Murder charge in air crash

Maintenance firm accused by Fla., U.S. in '96 ValuJet accident

Fiery crash killed all 110

SabreTech official, mechanics accused of mishandling oxygen


WASHINGTON -- The aviation maintenance company that delivered oxygen canisters believed to be responsible for the 1996 ValuJet crash, in which all 110 people aboard were killed, was charged with murder and manslaughter yesterday, and the company, a vice president and two mechanics were charged with carelessly handling deadly materials.

Aviation experts say these were the first criminal charges brought in an airliner accident in the United States.

Federal safety investigators said the maintenance company, SabreTech, improperly packed and labeled old equipment called oxygen generators from two other ValuJet planes and delivered them to the flight, causing a fire in a cargo hold that might have broken out even before takeoff.

All aboard were killed when the DC-9 went down in the Everglades on May 11, 1996, shortly after takeoff from Miami on a flight to Atlanta.

"This crash was completely preventable," said Katherine Fernandez Rundle, state's attorney for Miami-Dade County. "This was not an accident. It was a crime. It was a homicide."

The 110 counts of murder against the company were filed by Rundle's office; a federal grand jury in Florida handed up the indictments on improper handling of materials.

If convicted on the federal charges, the three men could be sentenced to up to five years in jail and a fine of $250,000, and the company could face a fine of almost $6 million.

The company would also face a fine under the state charge, although prosecutors did not say how large.

Because SabreTech has ceased operations and sold its assets, meaningful punishment is unlikely unless the company sought to resume operations, said Donald R. Ungurait, a spokesman for Rundle.

SabreTech's assets were sold to Aviation Management Systems Inc. of Orlando, Fla. ValuJet renamed itself Airtran Airways.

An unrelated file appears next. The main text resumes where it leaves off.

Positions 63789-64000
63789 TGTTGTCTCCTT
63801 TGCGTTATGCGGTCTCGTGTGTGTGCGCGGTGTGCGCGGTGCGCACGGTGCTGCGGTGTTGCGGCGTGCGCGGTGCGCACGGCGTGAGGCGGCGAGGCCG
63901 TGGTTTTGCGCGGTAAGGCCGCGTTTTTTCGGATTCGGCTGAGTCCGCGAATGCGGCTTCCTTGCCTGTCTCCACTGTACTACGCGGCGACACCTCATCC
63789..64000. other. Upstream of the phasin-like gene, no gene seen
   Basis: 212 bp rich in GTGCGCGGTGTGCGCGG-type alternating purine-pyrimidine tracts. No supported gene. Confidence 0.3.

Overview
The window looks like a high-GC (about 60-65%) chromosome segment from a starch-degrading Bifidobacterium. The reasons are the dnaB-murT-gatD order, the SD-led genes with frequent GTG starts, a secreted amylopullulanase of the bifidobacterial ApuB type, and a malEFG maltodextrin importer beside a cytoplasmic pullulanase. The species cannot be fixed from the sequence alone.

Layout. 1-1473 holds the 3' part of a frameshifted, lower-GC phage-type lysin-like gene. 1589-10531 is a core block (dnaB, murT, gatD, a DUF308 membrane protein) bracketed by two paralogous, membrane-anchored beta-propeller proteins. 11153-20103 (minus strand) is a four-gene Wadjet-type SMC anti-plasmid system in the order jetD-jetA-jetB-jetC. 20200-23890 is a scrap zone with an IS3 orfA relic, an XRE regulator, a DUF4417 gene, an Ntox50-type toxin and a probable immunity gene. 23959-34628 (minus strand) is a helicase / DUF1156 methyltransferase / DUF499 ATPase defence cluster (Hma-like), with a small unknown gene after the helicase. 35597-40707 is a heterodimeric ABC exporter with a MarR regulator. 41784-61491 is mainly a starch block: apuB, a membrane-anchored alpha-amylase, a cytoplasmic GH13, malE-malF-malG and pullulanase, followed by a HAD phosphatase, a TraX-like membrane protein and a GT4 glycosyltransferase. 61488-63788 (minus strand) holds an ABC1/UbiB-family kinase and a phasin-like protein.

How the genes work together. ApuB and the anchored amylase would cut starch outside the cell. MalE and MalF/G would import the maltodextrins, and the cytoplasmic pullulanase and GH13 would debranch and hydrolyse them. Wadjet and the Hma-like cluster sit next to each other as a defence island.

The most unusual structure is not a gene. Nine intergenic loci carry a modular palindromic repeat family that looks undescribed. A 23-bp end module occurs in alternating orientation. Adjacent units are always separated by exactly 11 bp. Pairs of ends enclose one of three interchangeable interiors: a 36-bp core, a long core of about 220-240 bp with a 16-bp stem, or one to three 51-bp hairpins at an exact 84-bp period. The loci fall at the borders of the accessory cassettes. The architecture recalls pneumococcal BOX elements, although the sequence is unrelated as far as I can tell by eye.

The lawyer representing SabreTech, Kenneth P. Quinn, said the charges against the company were "utterly preposterous."

"They are attempting to criminalize a series of mistakes by many parties, not just SabreTech or some of its former mechanics," he said, pointing out that the National Transportation Safety Board had found fault not only with SabreTech but also with ValuJet, for failing to oversee its contractor, and the Federal Aviation Administration, which did not require smoke detectors in DC-9 cargo holds, among other problems.

Quinn said the company and the three men would plead not guilty.

The federal indictment named Eugene Florence, 37, and Mauro Valenzuela, 30, mechanics employed by subcontractors to SabreTech, and Daniel Gonzalez, in his mid-50s, then SabreTech's vice president for operations.

"These are not criminals; they are honest, well-intentioned mechanics who were trying to do the best they could with inadequate information that had been given them, by the airline and the federal government," he said.

After the accident, the FAA suspended their licenses for a year, he said.

The indictments largely echoed the findings of the NTSB, that technicians had removed the oxygen generators, small chemical reactors that provide oxygen in case of emergency, from the overhead panels of another airplane because their shelf life had expired, but had failed to install plastic safety caps that prevent the generators from starting up.

SabreTech, situated across a runway from the ValuJet ramp at Miami International Airport, conducted a hurried cleanup of its hangar because another prospective airline client, Continental, was taking a tour, and technicians packed the canisters loosely into cardboard cartons, with bubble wrap; then someone delivered them to a ValuJet plane that was being loaded with baggage for a flight to Atlanta.

SabreTech said it was returning the canisters to ValuJet because the airline owned them.

Rundle said, "We were not able to prove that any single individual was responsible for the homicides," but that "cumulative acts" made the airline culpable.

Guy Lewis, an assistant U.S. attorney, said "critical maintenance steps were left out" and company personnel falsely indicated that the safety caps had been installed.

Lewis did not say why the investigation took three years, but he said it was an "intense, painstaking, careful" process.

Aviation experts differed on what precedent the indictments would set.

Vernon E. Grose, a member of the NTSB in 1983-1984, said the threat of prosecution would make aviation companies "reticent."

"If I think I had equipment that looks like it's going to be raised as causative, then I'm going to be very, very cautious" in cooperating in an investigation, he said.

But Eliot Brenner, the chief spokesman for the FAA, said the threat of indictment is always present and many companies and individuals had been indicted, and convicted, in cases that did not involve crashes, for crimes such as selling counterfeit parts.

Pub Date: 7/14/99

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